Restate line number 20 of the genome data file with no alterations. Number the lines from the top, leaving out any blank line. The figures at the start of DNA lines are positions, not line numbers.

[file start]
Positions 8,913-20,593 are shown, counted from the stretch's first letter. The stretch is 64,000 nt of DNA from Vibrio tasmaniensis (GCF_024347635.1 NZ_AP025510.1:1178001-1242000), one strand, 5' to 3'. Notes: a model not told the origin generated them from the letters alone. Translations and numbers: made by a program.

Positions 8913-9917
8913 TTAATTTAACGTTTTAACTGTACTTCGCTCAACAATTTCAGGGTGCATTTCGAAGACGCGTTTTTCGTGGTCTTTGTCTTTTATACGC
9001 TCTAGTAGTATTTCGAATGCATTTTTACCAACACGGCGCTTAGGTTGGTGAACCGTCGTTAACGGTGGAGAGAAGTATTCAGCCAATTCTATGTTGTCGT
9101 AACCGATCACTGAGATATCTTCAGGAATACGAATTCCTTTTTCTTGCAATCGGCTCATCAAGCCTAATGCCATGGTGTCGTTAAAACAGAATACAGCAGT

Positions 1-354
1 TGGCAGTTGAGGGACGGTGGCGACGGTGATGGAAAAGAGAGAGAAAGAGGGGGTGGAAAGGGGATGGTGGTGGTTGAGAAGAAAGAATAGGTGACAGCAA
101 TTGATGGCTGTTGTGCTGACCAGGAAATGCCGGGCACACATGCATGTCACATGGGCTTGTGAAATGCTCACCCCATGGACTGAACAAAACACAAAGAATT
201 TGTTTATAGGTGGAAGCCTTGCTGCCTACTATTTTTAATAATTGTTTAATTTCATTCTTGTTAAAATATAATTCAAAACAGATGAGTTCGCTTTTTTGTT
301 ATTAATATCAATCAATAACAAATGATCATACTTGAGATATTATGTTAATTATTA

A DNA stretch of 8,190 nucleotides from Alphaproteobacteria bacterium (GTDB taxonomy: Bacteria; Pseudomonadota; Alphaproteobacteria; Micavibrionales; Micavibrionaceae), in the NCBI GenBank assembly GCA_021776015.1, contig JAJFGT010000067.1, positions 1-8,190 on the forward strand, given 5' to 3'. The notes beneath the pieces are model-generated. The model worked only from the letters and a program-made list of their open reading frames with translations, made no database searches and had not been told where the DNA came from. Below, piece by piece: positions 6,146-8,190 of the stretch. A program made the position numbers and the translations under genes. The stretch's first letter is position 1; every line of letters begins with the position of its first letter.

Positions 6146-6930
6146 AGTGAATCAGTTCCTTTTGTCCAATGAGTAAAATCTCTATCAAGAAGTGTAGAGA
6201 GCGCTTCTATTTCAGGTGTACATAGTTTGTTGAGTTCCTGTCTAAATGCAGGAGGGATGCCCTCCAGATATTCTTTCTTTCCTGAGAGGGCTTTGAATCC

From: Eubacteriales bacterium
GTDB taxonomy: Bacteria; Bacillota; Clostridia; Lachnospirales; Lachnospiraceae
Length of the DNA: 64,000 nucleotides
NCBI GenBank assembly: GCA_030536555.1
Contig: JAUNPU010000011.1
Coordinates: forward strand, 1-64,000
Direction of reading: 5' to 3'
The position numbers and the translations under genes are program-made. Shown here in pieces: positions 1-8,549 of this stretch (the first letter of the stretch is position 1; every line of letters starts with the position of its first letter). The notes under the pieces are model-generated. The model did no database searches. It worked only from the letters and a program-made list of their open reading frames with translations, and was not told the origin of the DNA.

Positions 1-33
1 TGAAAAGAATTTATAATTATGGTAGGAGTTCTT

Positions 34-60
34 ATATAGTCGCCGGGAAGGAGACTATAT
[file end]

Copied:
Coordinates: forward strand, 1-64,000